LONDON — For the first time on record, Britain suffered under temperatures above 40 degrees Celsius — 104 Fahrenheit — on Tuesday, as a ferocious heat wave moved northwest, leaving a trail of raging wildfires, lost lives and evacuated homes across a Europe frighteningly ill-equipped to cope with the new reality of extreme weather.
While the heat’s effects cascaded from Greece to Scotland, the greatest damage was in fire-ravaged France. More than 2,000 firefighters battled blazes that have burned nearly 80 square miles of parched forest in the Gironde area of the country’s southwest, forcing more than 37,000 people to evacuate in the past week.
Temperatures fell overnight on Monday, but the efforts of the firefighters have been hampered by fierce gusts of wind, arid conditions and scorched trees that sent fiery embers through the air, further spreading the flames.
“Climate conditions are crazy,” said Matthieu Jomain, a spokesman for the regional firefighter unit. “It’s an explosive cocktail.”
Spain, Italy and Greece also endured major wildfires, and in London, a series of grass fires erupted around the capital on Tuesday afternoon, burning several homes — an ominous sign that the destruction could hopscotch the English Channel.
London’s mayor, Sadiq Khan, said the city’s fire brigade was “under immense pressure” and the brigade declared a “major incident,” allowing it to focus its overstretched resources on serious incidents.
The temperature in Paris reached 40.5 degrees Celsius on Tuesday, or 104.9 Fahrenheit. The city had recorded temperatures above 40 only twice before, in 1947 and 2019, according to the national weather forecaster.
Britain never recorded a 100-degree temperature before 2003, and until Tuesday, the record had stood at 38.7 degrees Celsius, or 101.7, set in Cambridge in 2019. The country made a bit of meteorological history before noon, when the thermometer in Charlwood, a village in Surrey north of Gatwick Airport, reached 39.1 Celsius — and then quickly left that new record far behind.
At Heathrow Airport, the mercury hit 40.2, breaking through a barrier that once seemed unimaginable for a temperate, northern island — a record that was surpassed a few hours later when Coningsby, a village in Lincolnshire, reached 40.3 degrees, or 104.5 Fahrenheit.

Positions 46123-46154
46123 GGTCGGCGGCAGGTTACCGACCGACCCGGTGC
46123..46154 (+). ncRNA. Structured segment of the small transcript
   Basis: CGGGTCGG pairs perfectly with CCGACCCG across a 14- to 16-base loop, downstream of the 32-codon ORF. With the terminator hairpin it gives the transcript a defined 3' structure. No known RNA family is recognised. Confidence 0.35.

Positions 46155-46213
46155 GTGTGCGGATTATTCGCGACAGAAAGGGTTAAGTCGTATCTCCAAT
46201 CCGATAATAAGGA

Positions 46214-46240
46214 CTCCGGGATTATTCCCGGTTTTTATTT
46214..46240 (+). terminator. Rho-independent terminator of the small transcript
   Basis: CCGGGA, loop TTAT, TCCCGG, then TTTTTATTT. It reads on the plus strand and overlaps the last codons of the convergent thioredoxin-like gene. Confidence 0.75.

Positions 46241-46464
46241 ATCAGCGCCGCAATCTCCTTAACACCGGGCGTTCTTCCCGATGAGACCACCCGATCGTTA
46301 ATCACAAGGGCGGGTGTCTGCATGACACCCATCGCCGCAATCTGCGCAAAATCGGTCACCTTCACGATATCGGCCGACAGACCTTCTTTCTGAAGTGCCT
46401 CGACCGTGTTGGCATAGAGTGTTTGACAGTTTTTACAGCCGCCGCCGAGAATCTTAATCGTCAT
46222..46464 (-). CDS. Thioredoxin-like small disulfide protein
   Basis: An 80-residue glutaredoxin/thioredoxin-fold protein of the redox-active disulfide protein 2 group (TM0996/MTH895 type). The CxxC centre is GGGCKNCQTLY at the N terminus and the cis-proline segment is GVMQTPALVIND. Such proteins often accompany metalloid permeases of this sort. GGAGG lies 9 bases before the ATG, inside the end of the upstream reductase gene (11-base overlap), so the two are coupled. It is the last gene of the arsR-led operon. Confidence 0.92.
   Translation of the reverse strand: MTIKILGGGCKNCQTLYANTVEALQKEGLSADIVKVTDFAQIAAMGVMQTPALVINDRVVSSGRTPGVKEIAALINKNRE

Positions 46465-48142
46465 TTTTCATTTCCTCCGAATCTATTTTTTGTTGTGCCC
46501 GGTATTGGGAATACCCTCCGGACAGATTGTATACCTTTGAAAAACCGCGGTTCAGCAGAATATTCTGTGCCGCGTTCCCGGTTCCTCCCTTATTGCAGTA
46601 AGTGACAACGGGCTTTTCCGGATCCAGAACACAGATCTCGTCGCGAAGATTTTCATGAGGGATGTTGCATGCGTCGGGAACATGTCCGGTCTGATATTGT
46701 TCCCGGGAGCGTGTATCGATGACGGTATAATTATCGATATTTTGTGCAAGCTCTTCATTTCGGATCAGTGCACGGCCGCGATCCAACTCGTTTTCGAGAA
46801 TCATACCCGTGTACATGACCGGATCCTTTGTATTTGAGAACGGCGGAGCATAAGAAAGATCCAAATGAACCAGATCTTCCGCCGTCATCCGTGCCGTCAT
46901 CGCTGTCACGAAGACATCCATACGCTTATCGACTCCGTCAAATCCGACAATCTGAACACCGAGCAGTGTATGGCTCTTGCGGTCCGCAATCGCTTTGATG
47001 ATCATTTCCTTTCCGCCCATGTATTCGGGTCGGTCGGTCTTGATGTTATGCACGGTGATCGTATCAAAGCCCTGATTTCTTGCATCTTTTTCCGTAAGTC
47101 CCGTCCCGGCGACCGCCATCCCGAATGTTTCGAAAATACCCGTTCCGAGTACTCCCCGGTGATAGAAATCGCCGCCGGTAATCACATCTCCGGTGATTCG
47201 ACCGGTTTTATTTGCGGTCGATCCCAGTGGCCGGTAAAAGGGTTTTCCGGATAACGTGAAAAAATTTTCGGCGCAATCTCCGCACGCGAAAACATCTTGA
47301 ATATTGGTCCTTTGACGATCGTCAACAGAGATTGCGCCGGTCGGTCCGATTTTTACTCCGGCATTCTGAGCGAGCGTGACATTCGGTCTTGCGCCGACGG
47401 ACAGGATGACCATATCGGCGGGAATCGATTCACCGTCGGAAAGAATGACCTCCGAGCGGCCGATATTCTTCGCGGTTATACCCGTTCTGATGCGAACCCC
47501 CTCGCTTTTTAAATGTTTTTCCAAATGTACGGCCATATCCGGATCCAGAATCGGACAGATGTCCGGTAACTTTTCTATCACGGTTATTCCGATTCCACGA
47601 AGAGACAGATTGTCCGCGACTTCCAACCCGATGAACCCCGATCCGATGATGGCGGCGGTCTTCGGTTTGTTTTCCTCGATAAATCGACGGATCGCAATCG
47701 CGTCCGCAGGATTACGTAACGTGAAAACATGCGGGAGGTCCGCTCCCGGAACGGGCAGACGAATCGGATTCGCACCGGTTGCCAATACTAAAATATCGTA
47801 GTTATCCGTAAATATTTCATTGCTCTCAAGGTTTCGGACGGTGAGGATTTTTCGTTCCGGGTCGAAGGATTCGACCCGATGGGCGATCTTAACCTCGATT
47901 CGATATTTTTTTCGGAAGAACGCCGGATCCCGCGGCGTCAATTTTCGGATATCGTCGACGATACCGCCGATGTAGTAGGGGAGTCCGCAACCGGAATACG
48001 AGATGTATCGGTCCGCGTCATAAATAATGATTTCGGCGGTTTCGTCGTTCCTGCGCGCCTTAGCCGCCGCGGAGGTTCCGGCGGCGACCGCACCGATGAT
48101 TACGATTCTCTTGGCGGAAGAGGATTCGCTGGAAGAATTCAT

At least 34 sites broke the old British record on Tuesday, according to the Met Office, the national weather service, including at least six that reached 40 Celsius. Scotland blew by its old record of 32.9, with a reading in Charterhall of 34.8 — 94.6 Fahrenheit.
The heat continued a global pattern in recent years of leaping past records rather than breaking them in tiny increments.
Amid the Guinness Book-style excitement at falling records was a somber recognition of the human cost of dangerous heat waves. The police in London said they had recovered a body from the Thames River and believed it to be that of a 14-year-old boy who went missing while swimming on Monday.
As temperatures soared, fears for residents of nursing homes also rose. Residential nursing homes are not equipped to deal with extreme heat. Many are housed in older or converted buildings, without air-conditioning. This is a particularly fraught issue in Britain, where critics say the government’s inept handling of nursing homes during the coronavirus pandemic caused needless deaths.
Experts and staff members said greater measures must be taken to protect older people. Those over 75 years old — whether living on their own or in a care home — are among the most at risk for severe health complications from the heat, according to the country’s Health Security Agency.
“The last 48 hours have been unprecedented, so that’s a massive concern,” said Helen Wildbore, the director of the Relatives & Residents Association, a national charity for older people in care homes and their relatives. She said that the organization’s help line had been inundated with calls in the last week.
For most people, however, a second day of extraordinary heat mostly meant a second day of disruptions. Some public transportation, many offices and some schools remained shut down. The government urged people to continue to work from home — a call that many heeded again on Tuesday — but for schools to stay open.